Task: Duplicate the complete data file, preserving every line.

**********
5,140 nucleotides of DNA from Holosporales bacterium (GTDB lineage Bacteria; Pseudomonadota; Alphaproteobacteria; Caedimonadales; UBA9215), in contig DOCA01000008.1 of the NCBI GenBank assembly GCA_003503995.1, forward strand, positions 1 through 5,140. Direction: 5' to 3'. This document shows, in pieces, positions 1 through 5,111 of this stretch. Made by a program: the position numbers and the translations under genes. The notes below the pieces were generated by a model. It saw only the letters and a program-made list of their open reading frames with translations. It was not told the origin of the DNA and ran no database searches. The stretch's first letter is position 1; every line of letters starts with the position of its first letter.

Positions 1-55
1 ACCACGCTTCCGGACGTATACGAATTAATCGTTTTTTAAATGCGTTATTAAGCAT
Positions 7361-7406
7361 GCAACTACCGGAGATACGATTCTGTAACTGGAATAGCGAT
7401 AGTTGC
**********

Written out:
5,140 nucleotides of DNA from Holosporales bacterium (GTDB lineage Bacteria; Pseudomonadota; Alphaproteobacteria; Caedimonadales; UBA9215), in contig DOCA01000008.1 of the NCBI GenBank assembly GCA_003503995.1, forward strand, positions 1 through 5,140. Direction: 5' to 3'. This document shows, in pieces, positions 1 through 5,111 of this stretch. Made by a program: the position numbers and the translations under genes. The notes below the pieces were generated by a model. It saw only the letters and a program-made list of their open reading frames with translations. It was not told the origin of the DNA and ran no database searches. The stretch's first letter is position 1; every line of letters starts with the position of its first letter.

Positions 1-55
1 ACCACGCTTCCGGACGTATACGAATTAATCGTTTTTTAAATGCGTTATTAAGCAT
Positions 7361-7406
7361 GCAACTACCGGAGATACGATTCTGTAACTGGAATAGCGAT
7401 AGTTGC